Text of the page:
All regulated tanks must have leak detection (often also called release detection) so that leaks are discovered quickly before contamination spreads from the Underground Storage Tank (UST) site.
You must provide your UST system with release detection that allows you to meet all four basic requirements:
Additional information on the EPA UST requirements can be found at https://www.epa.gov/ust. State and local regulations may differ from the federal requirements. Contact your local agency to ensure that you are meeting all requirements.
Any one method of release detection has the potential to miss an event, or its magnitude, if solely relied upon. It is best practice to build a system with multiple release detection methods incorporated and manage it through the Automatic Tank Gauge.
State and local regulations may differ from the federal requirements. Contact your local agency to ensure that you are meeting all requirements. 1. Automatic Tank Gauging
2. Monitoring for Vapor in the Soil
3. Monitoring for Contamination in Groundwater
4. Interstitial Monitoring
(For tanks installed after April 11, 2016, Interstitial Monitoring is the only permissible release detection method.)
5. Statistical Inventory Reconciliation [SIR]
6. Weekly Manual Tank Gauging
(Only valid for tanks less than 2000 gallons)
7. Annual Tank Tightness Testing and either Daily Inventory Control or Manual Tank Gauging
(Only valid for tanks less than 10 years old)
An automatic tank gauge (ATG) system detects leaks through highly accurate inventory measurements combined with the tracking of delivery and dispensing activities.
Vapor monitoring senses or measures fumes from leaked product in the soil around the tank to determine if the tank or underground piping is leaking.
Vapor monitoring is not recommended as sole method for compliance because of the delay in detection and potential for wet sensors. By the time the vapor sensors go to alarm, the contamination has likely already occurred.
Groundwater monitoring involves the use of permanent monitoring wells placed close to the UST. The wells are checked at least monthly for the presence of product that has leaked from the UST and is floating on the groundwater surface.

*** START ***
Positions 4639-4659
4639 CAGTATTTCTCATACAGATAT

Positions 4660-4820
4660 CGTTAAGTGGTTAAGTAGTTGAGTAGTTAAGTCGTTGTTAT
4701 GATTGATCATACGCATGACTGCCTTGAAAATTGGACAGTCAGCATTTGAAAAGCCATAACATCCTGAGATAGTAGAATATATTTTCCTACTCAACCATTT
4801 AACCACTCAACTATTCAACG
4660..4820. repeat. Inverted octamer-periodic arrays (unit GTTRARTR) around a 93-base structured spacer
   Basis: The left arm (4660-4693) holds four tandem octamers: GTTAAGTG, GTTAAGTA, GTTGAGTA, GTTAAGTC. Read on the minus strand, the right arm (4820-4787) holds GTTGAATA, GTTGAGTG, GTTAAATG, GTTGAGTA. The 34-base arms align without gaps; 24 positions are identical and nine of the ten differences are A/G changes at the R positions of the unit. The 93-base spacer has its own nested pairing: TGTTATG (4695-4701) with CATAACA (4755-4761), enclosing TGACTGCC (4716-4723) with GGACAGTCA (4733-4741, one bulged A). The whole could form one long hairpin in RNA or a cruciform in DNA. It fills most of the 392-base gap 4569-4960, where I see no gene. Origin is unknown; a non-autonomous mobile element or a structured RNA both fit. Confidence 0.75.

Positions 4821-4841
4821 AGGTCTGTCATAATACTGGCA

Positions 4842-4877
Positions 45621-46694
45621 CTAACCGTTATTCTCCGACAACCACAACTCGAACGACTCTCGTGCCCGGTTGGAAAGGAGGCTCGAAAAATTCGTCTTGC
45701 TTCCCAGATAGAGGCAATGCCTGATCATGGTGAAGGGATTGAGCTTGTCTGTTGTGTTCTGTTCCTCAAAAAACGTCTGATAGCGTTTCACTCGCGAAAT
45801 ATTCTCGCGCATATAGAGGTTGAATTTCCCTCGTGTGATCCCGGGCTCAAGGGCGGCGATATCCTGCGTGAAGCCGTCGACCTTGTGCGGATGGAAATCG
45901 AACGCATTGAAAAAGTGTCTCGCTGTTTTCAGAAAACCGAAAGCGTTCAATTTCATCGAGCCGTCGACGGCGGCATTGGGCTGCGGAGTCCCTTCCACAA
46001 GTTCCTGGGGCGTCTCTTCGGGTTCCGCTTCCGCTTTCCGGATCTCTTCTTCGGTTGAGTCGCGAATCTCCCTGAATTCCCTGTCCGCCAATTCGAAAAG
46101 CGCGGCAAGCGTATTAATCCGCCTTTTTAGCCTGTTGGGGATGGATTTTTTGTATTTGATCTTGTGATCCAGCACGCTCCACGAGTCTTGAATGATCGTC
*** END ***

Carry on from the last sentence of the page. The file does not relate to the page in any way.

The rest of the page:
Groundwater monitoring is not recommended as the sole method for compliance because of the delay in detection. By the time the sensors go to alarm, contamination has likely already occurred.
Interstitial monitoring requires secondary containment, which provides a barrier between the tank or piping system and the environment. The barrier holds the leak between the tank and the barrier so that the leak is detected.
For tanks installed after April 11, 2016, Interstitial Monitoring is the only permissible leak detection method. The interstitial monitor must be checked at least once every 30 days.
The interstitial sensor needed will depend on the type of secondary containment barrier and the tank material being used.
Statistical Inventory Reconciliation (SIR) analyzes inventory, delivery, and dispensing data collected over a period of time (30 to 60 days) to determine whether or not a tank system is leaking
This is the manual measurement at the beginning and end of a designated quiet period (when no liquid is added/subtracted).
This is a combination of two practices: Tank tightness testing and inventory control.
Any one method of leak detection has the potential to miss an event, or its magnitude, if solely relied upon. It is best practice to build a system with multiple leak detection methods incorporated and manage it through the Automatic Tank Gauge.
Reports must be printed or archived every 30 days
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